- Articles and reports: 12-001-X202300200009Description: In this paper, we investigate how a big non-probability database can be used to improve estimates of finite population totals from a small probability sample through data integration techniques. In the situation where the study variable is observed in both data sources, Kim and Tam (2021) proposed two design-consistent estimators that can be justified through dual frame survey theory. First, we provide conditions ensuring that these estimators are more efficient than the Horvitz-Thompson estimator when the probability sample is selected using either Poisson sampling or simple random sampling without replacement. Then, we study the class of QR predictors, introduced by Särndal and Wright (1984), to handle the less common case where the non-probability database contains no study variable but auxiliary variables. We also require that the non-probability database is large and can be linked to the probability sample. We provide conditions ensuring that the QR predictor is asymptotically design-unbiased. We derive its asymptotic design variance and provide a consistent design-based variance estimator. We compare the design properties of different predictors, in the class of QR predictors, through a simulation study. This class includes a model-based predictor, a model-assisted estimator and a cosmetic estimator. In our simulation setups, the cosmetic estimator performed slightly better than the model-assisted estimator. These findings are confirmed by an application to La Poste data, which also illustrates that the properties of the cosmetic estimator are preserved irrespective of the observed non-probability sample.Release date: 2024-01-03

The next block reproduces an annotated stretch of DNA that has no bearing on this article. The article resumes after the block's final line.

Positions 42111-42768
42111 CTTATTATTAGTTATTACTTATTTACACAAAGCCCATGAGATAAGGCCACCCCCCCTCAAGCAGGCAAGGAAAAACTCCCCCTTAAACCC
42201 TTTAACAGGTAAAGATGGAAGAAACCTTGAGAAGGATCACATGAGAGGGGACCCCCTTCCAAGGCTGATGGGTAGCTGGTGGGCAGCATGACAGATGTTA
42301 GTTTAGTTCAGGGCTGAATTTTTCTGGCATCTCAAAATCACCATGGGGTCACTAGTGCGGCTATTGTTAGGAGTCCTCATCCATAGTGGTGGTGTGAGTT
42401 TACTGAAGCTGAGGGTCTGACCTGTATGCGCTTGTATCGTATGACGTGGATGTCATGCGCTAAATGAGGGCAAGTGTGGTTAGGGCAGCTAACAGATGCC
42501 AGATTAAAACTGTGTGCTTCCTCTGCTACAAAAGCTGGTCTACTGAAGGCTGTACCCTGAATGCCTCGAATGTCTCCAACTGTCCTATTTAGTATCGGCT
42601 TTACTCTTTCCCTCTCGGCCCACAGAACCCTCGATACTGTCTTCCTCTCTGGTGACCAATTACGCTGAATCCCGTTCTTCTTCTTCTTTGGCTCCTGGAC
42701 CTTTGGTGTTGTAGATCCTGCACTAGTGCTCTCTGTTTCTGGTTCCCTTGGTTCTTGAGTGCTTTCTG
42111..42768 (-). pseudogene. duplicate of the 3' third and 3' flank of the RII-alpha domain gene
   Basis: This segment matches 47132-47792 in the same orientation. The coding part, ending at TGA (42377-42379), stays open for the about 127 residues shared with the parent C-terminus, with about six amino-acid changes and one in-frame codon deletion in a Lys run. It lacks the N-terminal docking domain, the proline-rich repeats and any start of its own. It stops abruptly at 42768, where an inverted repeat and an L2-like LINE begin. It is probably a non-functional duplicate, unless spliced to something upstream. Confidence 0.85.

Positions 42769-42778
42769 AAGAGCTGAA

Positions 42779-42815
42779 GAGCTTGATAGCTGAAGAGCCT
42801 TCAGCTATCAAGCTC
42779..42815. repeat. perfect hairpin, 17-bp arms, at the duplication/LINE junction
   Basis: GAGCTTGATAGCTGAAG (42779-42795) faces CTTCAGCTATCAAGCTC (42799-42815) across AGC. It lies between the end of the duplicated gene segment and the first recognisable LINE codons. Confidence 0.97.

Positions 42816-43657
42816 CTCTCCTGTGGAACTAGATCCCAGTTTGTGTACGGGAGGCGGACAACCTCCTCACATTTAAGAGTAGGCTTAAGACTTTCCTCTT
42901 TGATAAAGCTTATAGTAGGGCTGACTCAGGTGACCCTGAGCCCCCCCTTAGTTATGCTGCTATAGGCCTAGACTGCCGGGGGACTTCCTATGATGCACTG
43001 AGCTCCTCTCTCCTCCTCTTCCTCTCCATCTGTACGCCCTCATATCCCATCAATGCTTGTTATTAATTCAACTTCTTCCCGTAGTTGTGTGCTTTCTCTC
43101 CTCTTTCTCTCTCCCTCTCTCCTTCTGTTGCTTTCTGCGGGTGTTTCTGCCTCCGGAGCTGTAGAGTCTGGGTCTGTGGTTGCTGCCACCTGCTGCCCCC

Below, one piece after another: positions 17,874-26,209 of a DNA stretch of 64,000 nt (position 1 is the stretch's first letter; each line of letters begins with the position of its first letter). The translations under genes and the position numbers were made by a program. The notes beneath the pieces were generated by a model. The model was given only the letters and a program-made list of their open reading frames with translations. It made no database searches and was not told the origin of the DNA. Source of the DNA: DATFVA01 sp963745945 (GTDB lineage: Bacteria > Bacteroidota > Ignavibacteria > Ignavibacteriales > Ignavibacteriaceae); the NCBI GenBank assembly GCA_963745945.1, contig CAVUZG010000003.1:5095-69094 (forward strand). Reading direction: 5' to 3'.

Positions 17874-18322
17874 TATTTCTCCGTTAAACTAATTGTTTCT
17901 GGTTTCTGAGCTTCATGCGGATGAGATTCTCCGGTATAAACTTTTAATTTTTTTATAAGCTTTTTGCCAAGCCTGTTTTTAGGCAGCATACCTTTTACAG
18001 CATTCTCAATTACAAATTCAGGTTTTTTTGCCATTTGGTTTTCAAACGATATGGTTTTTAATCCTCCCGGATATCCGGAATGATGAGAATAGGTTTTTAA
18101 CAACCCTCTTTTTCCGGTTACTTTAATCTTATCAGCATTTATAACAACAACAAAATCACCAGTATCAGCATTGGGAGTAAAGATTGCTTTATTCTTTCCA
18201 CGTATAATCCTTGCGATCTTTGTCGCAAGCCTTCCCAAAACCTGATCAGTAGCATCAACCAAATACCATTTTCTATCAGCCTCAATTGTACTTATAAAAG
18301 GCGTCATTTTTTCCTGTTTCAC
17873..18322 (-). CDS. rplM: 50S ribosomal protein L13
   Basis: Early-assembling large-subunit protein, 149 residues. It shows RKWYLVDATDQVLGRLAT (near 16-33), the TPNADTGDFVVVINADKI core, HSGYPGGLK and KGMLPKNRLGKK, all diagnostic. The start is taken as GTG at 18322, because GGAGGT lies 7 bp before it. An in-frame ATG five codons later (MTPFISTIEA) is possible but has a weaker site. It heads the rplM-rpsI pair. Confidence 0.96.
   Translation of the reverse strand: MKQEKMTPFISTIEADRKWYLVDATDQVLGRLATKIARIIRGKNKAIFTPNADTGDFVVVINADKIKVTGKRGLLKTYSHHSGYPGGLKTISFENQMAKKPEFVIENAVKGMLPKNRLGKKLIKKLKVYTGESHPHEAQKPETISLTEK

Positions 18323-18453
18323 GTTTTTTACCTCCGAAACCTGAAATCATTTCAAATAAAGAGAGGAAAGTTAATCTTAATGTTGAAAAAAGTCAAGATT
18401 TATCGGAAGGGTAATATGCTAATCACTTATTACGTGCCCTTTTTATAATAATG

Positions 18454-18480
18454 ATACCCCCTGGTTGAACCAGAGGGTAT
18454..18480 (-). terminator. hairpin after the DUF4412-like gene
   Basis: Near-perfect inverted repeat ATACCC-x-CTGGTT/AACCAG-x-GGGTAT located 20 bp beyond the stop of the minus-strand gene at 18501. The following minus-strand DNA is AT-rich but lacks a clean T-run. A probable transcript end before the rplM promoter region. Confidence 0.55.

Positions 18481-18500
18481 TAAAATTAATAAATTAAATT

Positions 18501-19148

- Articles and reports: 12-001-X202300200011Description: The article considers sampling designs for populations that can be represented as a